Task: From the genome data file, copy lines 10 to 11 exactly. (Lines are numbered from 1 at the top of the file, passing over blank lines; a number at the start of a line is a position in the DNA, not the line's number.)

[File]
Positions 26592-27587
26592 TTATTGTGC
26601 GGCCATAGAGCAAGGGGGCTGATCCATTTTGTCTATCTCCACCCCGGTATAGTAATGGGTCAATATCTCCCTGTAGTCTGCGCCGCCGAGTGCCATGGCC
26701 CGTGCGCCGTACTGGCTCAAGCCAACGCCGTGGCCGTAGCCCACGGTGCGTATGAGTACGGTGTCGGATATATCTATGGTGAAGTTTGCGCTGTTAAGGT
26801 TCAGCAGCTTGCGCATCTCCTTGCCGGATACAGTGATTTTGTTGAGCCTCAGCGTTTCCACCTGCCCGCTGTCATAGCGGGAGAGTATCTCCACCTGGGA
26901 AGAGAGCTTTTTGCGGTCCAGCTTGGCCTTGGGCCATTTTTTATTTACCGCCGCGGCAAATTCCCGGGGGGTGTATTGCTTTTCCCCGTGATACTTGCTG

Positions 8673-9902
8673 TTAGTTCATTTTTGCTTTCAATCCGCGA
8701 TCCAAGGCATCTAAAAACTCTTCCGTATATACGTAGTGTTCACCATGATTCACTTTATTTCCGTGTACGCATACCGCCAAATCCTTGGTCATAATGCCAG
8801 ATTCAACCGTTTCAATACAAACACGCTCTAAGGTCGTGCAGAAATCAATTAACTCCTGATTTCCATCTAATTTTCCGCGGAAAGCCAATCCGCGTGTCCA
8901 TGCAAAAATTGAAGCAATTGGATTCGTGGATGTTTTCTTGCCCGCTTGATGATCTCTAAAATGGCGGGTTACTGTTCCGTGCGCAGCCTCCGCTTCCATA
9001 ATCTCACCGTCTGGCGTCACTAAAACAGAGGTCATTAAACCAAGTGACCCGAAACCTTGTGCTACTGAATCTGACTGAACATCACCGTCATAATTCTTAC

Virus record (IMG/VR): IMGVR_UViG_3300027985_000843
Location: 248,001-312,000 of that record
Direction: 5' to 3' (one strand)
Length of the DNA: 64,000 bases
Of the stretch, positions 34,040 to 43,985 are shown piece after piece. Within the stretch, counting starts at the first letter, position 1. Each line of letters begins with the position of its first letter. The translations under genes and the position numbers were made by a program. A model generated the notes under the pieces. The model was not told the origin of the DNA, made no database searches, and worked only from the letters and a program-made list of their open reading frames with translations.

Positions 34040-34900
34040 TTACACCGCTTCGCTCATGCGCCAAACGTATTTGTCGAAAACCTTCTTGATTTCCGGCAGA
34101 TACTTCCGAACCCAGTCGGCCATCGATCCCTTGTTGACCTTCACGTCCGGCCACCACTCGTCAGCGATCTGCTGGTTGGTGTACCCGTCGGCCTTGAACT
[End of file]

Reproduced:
8801 ATTCAACCGTTTCAATACAAACACGCTCTAAGGTCGTGCAGAAATCAATTAACTCCTGATTTCCATCTAATTTTCCGCGGAAAGCCAATCCGCGTGTCCA
8901 TGCAAAAATTGAAGCAATTGGATTCGTGGATGTTTTCTTGCCCGCTTGATGATCTCTAAAATGGCGGGTTACTGTTCCGTGCGCAGCCTCCGCTTCCATA